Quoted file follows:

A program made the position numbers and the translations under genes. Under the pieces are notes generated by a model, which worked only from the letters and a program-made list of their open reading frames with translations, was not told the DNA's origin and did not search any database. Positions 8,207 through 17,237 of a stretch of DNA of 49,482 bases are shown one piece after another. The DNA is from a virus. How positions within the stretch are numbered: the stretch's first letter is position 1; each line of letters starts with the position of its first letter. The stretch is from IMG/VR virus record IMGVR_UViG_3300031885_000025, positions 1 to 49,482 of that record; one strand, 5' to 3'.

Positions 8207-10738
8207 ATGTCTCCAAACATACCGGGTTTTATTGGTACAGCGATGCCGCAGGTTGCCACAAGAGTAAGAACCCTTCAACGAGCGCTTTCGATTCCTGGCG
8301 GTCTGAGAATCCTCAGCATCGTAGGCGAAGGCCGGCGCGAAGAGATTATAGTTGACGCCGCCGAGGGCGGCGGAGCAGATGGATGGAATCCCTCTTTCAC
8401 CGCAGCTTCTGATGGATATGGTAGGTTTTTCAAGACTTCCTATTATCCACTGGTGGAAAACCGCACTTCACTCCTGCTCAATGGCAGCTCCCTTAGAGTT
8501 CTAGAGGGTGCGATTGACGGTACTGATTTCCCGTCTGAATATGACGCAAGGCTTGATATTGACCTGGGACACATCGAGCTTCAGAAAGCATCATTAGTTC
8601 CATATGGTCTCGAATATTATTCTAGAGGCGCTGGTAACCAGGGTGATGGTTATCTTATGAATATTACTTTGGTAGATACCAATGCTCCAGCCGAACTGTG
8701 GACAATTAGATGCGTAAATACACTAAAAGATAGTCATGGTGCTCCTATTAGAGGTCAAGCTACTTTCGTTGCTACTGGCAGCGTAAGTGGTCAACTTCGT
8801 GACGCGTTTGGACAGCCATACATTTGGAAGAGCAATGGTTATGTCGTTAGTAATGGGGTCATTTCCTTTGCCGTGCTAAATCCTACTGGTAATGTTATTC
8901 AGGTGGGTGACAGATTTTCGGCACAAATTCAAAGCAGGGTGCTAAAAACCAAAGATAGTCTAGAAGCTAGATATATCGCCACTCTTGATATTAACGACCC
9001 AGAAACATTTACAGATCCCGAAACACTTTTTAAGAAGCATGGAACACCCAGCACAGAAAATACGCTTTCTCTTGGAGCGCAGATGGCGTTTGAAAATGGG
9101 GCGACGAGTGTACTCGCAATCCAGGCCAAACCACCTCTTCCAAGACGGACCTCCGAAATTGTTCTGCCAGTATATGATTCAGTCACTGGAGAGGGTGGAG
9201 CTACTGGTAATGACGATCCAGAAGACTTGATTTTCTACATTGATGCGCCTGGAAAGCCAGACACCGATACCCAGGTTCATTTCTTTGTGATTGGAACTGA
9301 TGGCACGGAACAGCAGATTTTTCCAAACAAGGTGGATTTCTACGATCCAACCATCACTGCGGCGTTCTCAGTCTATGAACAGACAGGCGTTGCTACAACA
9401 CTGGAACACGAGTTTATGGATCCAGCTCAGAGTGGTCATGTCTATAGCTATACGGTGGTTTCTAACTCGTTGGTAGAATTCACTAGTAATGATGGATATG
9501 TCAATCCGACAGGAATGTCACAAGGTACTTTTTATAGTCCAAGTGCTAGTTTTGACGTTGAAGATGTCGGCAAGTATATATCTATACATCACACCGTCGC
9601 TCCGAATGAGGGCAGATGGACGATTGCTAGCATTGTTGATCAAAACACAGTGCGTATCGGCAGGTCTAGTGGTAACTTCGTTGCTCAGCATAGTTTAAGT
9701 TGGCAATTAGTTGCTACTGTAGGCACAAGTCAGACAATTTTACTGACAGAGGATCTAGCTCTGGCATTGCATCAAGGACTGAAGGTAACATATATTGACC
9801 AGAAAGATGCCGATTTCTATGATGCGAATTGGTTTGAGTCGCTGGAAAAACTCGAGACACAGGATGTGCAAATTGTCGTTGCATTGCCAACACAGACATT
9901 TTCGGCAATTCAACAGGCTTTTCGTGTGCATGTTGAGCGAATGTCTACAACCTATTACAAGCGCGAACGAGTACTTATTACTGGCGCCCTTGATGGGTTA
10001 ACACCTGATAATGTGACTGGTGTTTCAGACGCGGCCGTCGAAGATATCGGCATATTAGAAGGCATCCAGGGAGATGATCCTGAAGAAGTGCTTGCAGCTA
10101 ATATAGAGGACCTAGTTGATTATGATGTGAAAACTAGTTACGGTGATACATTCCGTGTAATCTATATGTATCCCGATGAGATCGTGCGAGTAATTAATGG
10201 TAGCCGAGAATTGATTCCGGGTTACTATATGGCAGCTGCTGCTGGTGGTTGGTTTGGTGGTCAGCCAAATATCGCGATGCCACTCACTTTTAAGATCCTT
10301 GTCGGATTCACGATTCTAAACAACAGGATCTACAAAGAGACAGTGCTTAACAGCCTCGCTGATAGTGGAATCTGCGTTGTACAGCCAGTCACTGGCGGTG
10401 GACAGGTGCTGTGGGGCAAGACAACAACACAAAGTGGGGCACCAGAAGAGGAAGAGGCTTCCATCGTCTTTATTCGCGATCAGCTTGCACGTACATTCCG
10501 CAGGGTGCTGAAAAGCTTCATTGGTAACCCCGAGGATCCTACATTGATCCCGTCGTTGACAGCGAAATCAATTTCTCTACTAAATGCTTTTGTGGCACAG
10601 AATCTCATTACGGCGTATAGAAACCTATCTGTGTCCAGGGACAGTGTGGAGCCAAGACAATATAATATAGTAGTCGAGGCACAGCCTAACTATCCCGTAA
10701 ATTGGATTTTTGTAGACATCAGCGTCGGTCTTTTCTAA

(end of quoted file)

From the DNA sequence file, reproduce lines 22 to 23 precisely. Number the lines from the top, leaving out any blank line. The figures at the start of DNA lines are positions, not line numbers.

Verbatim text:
10101 ATATAGAGGACCTAGTTGATTATGATGTGAAAACTAGTTACGGTGATACATTCCGTGTAATCTATATGTATCCCGATGAGATCGTGCGAGTAATTAATGG
10201 TAGCCGAGAATTGATTCCGGGTTACTATATGGCAGCTGCTGCTGGTGGTTGGTTTGGTGGTCAGCCAAATATCGCGATGCCACTCACTTTTAAGATCCTT